Since cable-style systems usually replace the magazine in 9mm pistols and bullets in revolvers, it’s safe for your family, but there’s something else to consider.
Gun locks are also very effective at preventing you from springing to action during a home invasion.
A trigger lock with a tumbler system is the fastest way to get to your gun, but undeniably, it would be better to not have a lock on it at all when you’re dealing with an intruder.
They’re safe, but you should practice speed unlocking in the event of an invasion.
Can Bolt Cutters Cut a Gun Lock?
The locks on this list can be cut through with bolt cutters.
There are some cutter-proof locks that exist, but those range in the $200.00+ range for about 4.5-5 feet worth of length, and are usually made for bicycle locks.
But what can you do to prevent your cable locks from being cut through?
Quite simply, hide your guns better.
If your 9mm is in the closet on the top shelf right next to your bed, an intruder isn’t going to come in and cut the lock to shoot you with your own gun.
If there’s malicious intent like that, they’re already packing.
What you have to worry about is delinquent teenagers or children that can’t seem to stop talking about your guns.
For this, trigger locks are the way to go. Trigger locks are also more effective when it comes to self-defense, since you just have to unlock it and then fire.
Cable systems sometimes replace the entire magazine, so you also have to load your gun after unlocking it.
Why Should You Use a Gun Lock?
Gun locks exist for safety protocol. Even if you’re a gun enthusiast, you can’t deny the statistics about accidental deaths and misfirings in the United States.
Those should be prevented, of course, and gun locks are the way to go to get that done.
It’s basically all about safety. Don’t let anyone try to sell you on the idea that it’s better for homeowners insurance.
In truth, most homeowners insurance policies don’t even request information about firearms in your home.
Those that do, like eSurance and Allstate, don’t increase your premium as a result of owning one.
They’re actually considered valuables, and it’s always a good idea to lock up your valuables.
Gun locks are all about safety and your own personal peace of mind in protecting yourself from liability.
In the event that someone close to you does get your gun, there’s a whole different argument made if you had a lock in place.
Are Trigger Locks Mandatory?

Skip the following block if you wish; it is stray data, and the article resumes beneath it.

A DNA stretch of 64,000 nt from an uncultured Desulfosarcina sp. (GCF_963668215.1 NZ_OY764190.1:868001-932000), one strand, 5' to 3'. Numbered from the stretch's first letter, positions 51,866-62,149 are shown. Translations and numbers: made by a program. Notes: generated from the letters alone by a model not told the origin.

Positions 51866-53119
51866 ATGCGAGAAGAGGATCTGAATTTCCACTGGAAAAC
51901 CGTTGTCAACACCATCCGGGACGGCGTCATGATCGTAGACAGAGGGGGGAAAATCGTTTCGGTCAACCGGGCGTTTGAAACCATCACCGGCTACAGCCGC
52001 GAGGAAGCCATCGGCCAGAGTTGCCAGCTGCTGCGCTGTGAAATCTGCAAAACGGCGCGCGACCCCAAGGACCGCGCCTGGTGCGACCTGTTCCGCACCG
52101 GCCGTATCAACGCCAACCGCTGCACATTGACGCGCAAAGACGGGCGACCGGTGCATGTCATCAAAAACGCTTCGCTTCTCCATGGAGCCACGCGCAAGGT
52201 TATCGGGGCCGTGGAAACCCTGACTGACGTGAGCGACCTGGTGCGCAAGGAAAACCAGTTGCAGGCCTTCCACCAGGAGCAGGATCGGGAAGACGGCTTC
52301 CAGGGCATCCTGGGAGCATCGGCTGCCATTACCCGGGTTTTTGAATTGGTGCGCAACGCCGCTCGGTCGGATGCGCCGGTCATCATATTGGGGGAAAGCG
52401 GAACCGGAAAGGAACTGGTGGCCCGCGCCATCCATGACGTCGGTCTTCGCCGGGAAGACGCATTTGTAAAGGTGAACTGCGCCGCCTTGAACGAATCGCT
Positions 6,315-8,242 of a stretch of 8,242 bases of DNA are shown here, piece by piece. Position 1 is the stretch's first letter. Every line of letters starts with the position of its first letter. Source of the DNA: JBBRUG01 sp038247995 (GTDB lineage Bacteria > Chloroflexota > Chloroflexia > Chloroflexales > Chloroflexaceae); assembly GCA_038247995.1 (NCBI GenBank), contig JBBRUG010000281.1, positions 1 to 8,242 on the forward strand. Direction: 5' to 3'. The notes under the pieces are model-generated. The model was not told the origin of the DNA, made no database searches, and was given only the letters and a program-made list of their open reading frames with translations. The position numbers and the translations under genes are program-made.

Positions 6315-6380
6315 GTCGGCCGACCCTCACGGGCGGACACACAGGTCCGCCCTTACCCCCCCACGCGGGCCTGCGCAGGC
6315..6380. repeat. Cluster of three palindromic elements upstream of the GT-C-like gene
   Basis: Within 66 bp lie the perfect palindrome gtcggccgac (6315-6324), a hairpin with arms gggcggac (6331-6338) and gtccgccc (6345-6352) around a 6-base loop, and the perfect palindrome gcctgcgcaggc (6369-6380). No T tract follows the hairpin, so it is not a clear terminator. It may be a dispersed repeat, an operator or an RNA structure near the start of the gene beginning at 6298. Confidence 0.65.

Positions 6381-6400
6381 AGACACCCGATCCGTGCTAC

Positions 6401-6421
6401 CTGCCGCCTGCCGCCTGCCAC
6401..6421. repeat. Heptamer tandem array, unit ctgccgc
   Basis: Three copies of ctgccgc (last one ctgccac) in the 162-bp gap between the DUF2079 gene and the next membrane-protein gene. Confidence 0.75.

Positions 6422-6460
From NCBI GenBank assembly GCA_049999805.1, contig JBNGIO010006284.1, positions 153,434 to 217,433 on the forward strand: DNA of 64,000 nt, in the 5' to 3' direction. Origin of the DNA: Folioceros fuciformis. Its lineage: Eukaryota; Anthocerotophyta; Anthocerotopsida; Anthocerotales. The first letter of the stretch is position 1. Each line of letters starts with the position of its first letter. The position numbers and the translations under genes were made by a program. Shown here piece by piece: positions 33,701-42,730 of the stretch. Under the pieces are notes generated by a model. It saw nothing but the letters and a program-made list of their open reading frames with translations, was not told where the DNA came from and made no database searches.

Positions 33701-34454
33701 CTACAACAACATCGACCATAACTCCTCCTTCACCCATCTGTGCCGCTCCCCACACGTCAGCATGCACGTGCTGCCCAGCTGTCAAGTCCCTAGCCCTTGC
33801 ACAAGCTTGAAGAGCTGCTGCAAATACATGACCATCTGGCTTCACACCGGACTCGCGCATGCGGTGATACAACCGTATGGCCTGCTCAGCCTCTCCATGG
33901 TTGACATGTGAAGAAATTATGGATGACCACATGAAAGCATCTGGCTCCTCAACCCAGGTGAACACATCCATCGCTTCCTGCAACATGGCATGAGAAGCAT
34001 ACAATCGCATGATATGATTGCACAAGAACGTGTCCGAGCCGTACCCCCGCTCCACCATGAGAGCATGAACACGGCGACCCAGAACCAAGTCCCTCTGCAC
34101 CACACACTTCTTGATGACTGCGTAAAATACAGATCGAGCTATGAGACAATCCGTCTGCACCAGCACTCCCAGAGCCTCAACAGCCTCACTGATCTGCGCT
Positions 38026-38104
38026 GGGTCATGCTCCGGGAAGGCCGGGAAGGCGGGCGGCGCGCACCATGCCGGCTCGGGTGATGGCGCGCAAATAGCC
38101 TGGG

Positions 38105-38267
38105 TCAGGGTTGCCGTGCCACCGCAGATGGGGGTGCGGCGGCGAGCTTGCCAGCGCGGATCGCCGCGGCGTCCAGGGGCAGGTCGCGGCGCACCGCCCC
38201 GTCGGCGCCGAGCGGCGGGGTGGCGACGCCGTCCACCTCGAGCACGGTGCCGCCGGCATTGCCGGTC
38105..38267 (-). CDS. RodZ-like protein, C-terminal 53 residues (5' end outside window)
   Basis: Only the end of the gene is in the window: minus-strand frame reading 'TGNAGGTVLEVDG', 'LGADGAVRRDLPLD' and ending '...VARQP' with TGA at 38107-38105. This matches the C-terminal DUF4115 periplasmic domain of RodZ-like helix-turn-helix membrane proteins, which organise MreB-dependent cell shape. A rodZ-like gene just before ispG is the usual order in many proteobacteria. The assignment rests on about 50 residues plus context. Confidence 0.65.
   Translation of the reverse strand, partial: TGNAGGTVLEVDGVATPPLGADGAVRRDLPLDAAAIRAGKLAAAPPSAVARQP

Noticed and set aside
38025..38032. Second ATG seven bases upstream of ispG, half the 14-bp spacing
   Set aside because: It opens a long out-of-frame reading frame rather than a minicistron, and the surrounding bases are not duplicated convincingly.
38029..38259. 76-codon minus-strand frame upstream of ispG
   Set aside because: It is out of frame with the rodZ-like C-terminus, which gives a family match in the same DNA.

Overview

No, they are not required. In 1997, President Clinton tried to pass legislation that required gun owners to have some sort of a locking mechanism on their guns, but it failed.
The argument for protecting yourself and your family is much stronger than that of accidents or misfirings.
As we talked about earlier, you’re at a disadvantage if you hear a prowler ascending your staircase, and you have to fumble with a lock before you can protect yourself.
Cable locks are the most inconvenient, since it may replace your magazine spot in some firearms.
They aren’t mandatory, but they are recommended. Firearms should always be kept in an area that you can supervise and consistently check on it.
In the event that your gun is missing, you have a window of time (due to the gun lock) before whoever took it can access it and cause harm to others.
After all, it is registered in your name. It’s a good idea, just not a requirement.
Types Of Gun Locks
Trigger locks come in both key and combination lock styles and are used on any sized gun to prevent misfires. These locks come in two halves that encase the trigger mechanism of the firearm to prevent accidents.
Most trigger locks come with either a set of keys or a tumbler design that can be set to the combination of your choice.
These are a good option for larger firearms and for situations like demo booths and shooting ranges where the firearms will be supervised for most of the time but may need extra security throughout the day.
Cable locks, due to their versatility, are ideal for both pistols and shotguns. By threading a cable through the barrel, these locks prevent ammunition from reaching the barrel and can prevent a gun from firing.
These locks are best for long-term storage and added security, as they can ensure that your firearms are safely locked away. A gun lock will make sure your gun cannot be fired without the key.
The ammunition lock is usually a reinforced padlock that can be attached to the outside of a metal ammunition storage box to prevent unauthorized use. These are inexpensive and can help give you peace of mind when it comes to the safe storage of your firearms.
Make sure to do your research on each gun lock option, as some are designed to fit one type of gun. When storing your firearms, make sure they are unloaded and have the safety on.
Do not store your ammunition in the same locked areas your firearms, and make sure to keep the keys for these areas in separate locations. By practicing good gun safety, you can help prevent accidental deaths caused by gun misfires and have peace of mind.
How To Use A Gun Lock Video
Here is a good YouTube video showing how to properly use a gun lock: